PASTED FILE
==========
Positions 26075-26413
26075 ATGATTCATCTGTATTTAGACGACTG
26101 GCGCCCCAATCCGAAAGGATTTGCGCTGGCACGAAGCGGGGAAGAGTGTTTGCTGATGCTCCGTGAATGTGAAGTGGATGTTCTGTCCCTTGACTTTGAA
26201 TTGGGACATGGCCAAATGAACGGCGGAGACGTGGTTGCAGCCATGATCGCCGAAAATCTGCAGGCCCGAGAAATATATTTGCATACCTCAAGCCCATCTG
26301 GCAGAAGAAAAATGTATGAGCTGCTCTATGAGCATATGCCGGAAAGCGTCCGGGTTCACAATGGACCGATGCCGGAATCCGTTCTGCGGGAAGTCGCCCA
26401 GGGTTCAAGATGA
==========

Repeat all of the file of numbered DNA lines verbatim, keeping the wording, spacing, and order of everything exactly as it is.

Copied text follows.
Positions 26075-26413
26075 ATGATTCATCTGTATTTAGACGACTG
26101 GCGCCCCAATCCGAAAGGATTTGCGCTGGCACGAAGCGGGGAAGAGTGTTTGCTGATGCTCCGTGAATGTGAAGTGGATGTTCTGTCCCTTGACTTTGAA
26201 TTGGGACATGGCCAAATGAACGGCGGAGACGTGGTTGCAGCCATGATCGCCGAAAATCTGCAGGCCCGAGAAATATATTTGCATACCTCAAGCCCATCTG
26301 GCAGAAGAAAAATGTATGAGCTGCTCTATGAGCATATGCCGGAAAGCGTCCGGGTTCACAATGGACCGATGCCGGAATCCGTTCTGCGGGAAGTCGCCCA
26401 GGGTTCAAGATGA